You see have the tendency to want to make sure that the part everyone can see looks spiritually good. We can do this in a number of ways. We can do this by having wonderful church and bible class attendance. We can do this by teaching bible classes. We can do this by leading in worship in various ways. We can do this by sounding pious and righteous. There are lots of things we can do so that we look like we are really spiritual and holy. This is called washing the outside of the cup. But the things no else sees we allow to remain unclean. So we continue in our hidden sins because no one can see those. We do not act like a Christian before our family because no one else can see our wicked, selfish behavior. We do not act like a Christian when at work because no other Christian will see this. So we think we can just make the outside clean in front of people who have an opinion of our spirituality. We have encountered these problems. People will tell me that they cannot handle how their husband, wife, parents, children, or friends are so fake when it comes to the Lord. They put on a show but they know what that person is really like. This is where the charge comes that there are hypocrites in the church. But here is God’s answer. God sees to the heart. Your hope in that situation is to know that the person you are concerned about is not fooling God. They can participate in every external act of worship and look like a Christian but God knows the truth.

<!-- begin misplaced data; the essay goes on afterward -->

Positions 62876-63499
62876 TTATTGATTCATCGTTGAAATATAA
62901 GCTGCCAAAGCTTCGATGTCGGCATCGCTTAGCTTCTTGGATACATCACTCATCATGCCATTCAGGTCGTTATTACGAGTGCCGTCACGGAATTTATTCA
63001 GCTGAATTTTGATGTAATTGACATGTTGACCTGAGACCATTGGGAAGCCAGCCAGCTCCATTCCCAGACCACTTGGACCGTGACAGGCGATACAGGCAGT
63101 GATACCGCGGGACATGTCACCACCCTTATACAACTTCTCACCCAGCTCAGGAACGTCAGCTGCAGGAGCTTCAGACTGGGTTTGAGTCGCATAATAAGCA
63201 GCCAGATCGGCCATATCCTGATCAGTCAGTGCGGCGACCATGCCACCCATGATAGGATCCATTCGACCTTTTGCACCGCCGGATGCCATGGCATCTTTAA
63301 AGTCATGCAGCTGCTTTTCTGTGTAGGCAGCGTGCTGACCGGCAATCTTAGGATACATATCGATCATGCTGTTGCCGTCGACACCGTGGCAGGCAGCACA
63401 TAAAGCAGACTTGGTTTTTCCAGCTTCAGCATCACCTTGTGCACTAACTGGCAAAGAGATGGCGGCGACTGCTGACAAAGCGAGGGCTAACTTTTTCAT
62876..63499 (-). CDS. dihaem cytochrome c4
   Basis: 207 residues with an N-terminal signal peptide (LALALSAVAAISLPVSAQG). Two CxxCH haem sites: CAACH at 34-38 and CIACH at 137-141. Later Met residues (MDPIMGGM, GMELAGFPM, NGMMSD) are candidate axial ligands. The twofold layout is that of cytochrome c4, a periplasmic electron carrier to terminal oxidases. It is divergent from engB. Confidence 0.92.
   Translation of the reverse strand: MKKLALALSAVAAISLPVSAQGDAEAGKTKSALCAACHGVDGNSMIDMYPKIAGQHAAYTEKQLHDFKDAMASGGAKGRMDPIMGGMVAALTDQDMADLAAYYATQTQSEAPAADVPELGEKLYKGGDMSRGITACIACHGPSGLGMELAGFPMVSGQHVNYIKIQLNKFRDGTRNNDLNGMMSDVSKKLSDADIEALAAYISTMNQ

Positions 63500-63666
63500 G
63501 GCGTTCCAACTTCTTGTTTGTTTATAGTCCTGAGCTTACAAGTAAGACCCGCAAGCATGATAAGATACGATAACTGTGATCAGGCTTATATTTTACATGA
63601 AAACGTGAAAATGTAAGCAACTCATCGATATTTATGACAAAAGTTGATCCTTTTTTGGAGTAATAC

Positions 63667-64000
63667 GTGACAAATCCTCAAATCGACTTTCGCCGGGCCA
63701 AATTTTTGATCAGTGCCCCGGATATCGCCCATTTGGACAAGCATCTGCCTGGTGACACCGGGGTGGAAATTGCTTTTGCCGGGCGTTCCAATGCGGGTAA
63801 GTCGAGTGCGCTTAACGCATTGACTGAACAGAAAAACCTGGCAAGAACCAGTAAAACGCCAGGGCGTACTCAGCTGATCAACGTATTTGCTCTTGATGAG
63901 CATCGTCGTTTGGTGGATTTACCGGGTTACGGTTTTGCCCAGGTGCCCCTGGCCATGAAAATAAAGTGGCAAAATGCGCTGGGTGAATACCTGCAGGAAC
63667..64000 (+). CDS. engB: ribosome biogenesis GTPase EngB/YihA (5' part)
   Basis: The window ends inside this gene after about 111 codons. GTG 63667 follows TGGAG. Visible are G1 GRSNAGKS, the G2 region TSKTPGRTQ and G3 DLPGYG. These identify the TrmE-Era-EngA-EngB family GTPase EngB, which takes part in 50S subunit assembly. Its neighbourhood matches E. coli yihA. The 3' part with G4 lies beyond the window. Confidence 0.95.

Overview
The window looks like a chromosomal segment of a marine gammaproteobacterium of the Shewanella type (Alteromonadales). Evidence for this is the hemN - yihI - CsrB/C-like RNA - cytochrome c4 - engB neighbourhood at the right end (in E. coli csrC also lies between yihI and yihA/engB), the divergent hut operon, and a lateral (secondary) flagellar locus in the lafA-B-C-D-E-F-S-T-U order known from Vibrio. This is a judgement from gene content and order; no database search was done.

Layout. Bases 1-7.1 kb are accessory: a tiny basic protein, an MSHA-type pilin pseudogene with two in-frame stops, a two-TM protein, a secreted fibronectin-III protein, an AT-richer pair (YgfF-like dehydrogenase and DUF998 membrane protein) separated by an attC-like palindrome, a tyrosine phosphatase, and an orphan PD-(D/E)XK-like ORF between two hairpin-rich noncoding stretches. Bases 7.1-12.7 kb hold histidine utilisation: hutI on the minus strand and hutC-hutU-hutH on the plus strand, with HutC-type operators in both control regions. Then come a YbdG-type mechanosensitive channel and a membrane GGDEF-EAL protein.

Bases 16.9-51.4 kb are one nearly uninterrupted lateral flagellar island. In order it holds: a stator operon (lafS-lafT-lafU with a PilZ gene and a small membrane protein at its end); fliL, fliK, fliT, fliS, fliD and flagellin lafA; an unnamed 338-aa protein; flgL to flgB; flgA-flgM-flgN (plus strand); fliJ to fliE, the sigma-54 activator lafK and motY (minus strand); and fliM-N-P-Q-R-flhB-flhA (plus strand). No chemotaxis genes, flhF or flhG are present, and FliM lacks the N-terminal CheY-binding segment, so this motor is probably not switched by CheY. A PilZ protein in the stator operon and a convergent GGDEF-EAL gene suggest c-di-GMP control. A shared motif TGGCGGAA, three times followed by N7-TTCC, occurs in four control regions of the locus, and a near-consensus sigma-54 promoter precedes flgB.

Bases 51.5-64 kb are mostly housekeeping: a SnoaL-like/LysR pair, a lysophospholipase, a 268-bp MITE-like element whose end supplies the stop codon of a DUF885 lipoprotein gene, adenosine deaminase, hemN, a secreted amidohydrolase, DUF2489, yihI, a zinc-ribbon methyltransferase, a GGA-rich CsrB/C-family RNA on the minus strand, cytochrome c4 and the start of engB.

Since God looks at the heart we must realize that our cleaning of our lives must work inside out. Do not focus on what people see. Focus on what God sees. Focus on the sins in your heart that God sees happening that no one else sees. We have to allow the word of God to be the sharp sword piercing into our hearts. Do not worry about other people being false. We must worry about ourselves being false. Clean the inside of the cup. Cleaning the inside will begin the transformation of the outside. But cleaning the outside does not transform the inside. Rather, cleaning the outside deludes the inside into thinking that you are clean when you are not.